At the time this SEJ was being written, EIS members across the country were concluding 16-days of rolling strike action across the country. The support from members to the ongoing programme of action has been magnificent, with an increasing number of teachers on picket lines and at campaign demos and rallies throughout the dispute.

Sadly, it looks as though the Scottish Government and COSLA have either failed to notice or failed to care about the plight of Scotland’s teachers, and the impact of the ongoing dispute on education provision in Scotland’s schools.

Support for teachers amongst parents, pupils and the wider public is high, with a wide range of polls and surveys indicating continuing support for the action that teachers are taking. A recent survey by the National Parent Forum of Scotland found that parents overwhelmingly supported teachers striking for an improved pay settlement, as did a separate poll in a right-wing national newspaper.

Despite this strong support for the campaign, and the clear case for an improved pay settlement for Scotland’s teachers, both the Scottish Government and COSLA have adopted a head-in-the-sand approach to recent negotiations. While the union side is keen to reach a resolution, and has offered a range of alternative solutions in negotiations, these have all been rebuffed by the other sides of the SNCT.

We have heard much in recent weeks about the Scottish Government ‘turning over every stone’ to find a solution, and frequent talk from government Ministers about how ‘positive’ pay talks have been. In reality, recent discussions have been anything but positive. The Scottish Government and COSLA have brought absolutely nothing new to the table, but have instead continued their propaganda campaign in the media.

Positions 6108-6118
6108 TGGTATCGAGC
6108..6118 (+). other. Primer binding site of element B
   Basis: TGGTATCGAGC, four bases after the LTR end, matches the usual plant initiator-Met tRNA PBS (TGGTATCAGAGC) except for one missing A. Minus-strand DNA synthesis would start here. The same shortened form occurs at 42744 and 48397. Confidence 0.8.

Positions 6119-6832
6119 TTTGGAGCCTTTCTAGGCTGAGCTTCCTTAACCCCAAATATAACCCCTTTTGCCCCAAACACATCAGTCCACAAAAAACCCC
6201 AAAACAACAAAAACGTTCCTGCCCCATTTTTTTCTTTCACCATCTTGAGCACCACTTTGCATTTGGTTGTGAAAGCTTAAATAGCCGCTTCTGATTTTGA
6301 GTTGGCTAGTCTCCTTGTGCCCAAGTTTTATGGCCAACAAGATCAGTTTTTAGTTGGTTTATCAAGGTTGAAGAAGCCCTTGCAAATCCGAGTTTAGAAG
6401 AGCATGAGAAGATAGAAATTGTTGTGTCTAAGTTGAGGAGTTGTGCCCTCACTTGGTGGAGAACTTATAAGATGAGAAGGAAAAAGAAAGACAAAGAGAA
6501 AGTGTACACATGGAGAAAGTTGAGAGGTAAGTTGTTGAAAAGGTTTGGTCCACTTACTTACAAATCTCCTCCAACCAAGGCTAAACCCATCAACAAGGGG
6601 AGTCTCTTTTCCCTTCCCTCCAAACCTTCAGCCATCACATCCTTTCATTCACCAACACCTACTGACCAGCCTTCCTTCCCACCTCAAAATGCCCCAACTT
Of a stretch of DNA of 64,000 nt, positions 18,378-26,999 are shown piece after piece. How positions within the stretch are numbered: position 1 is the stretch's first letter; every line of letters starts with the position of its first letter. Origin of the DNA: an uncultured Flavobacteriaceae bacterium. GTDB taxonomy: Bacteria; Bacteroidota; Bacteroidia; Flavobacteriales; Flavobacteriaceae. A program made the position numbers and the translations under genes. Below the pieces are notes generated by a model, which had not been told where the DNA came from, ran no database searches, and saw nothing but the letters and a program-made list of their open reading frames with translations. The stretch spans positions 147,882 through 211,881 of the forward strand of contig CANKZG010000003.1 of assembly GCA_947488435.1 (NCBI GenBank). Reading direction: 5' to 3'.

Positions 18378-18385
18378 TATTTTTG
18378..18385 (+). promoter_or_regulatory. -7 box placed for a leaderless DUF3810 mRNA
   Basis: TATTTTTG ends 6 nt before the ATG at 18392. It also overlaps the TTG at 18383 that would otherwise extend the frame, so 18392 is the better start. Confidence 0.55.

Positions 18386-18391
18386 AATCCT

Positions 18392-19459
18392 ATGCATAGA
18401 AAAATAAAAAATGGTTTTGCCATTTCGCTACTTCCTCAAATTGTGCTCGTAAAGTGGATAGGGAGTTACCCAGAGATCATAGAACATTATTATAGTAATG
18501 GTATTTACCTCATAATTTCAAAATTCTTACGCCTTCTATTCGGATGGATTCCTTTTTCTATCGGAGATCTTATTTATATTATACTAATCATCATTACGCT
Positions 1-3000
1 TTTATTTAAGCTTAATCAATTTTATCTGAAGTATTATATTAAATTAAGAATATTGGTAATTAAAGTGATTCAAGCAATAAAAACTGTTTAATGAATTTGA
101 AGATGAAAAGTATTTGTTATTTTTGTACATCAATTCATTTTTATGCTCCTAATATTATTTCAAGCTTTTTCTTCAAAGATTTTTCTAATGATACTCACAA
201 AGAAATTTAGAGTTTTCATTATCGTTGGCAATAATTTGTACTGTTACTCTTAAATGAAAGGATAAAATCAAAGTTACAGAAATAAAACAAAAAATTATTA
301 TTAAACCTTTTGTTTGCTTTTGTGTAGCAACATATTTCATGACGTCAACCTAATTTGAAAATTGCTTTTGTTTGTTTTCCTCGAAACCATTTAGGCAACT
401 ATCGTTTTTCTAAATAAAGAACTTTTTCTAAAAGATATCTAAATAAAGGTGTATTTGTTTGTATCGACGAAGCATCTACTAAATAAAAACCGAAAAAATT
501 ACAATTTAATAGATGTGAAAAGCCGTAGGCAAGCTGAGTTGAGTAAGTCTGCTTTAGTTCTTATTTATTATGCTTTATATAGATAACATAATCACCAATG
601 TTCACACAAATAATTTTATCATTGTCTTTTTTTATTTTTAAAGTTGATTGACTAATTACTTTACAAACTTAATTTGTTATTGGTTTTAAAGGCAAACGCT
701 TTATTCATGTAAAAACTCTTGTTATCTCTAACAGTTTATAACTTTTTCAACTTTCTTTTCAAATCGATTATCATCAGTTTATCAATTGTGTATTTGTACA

As a result of the refusal of the Scottish Government and COSLA to negotiate in good faith, the EIS Executive Committee took the decision to escalate the industrial action to include targeted strikes in the areas represented by key decision makers, including the First Minister, Deputy First Minister, and the Cabinet Secretary for Education.

This was an action that the EIS was reluctant to take, but the targeting action was used successfully in the 1980s when the targets were members of the UK government under Margaret Thatcher. With education now a fully devolved matter, it is now Scottish Government ministers who are being targeted, along with the education spokesperson of the coalition partner Scottish Greens and the resources spokesperson for COSLA who represents local authorities in pay negotiations.

Although some people have claimed that this is a party-political action, this is absolutely not the case. The EIS has no party-political affiliation, and is taking this action solely in the best interests of its members. The political views of those being targeted was never a consideration – the EIS is targeting those who make the decisions and hold the purse strings in pursuit of an improved, and fair, pay settlement for Scotland’s teachers.

The targeted action, together with the ongoing programme of national strike days and the planned second 20-day rolling action across the country, will heap further pressure on the Scottish Government and COSLA to settle the dispute. The EIS remains ready, willing and able to negotiate a fair agreement – but first, a new and improved offer needs to be put onto the table.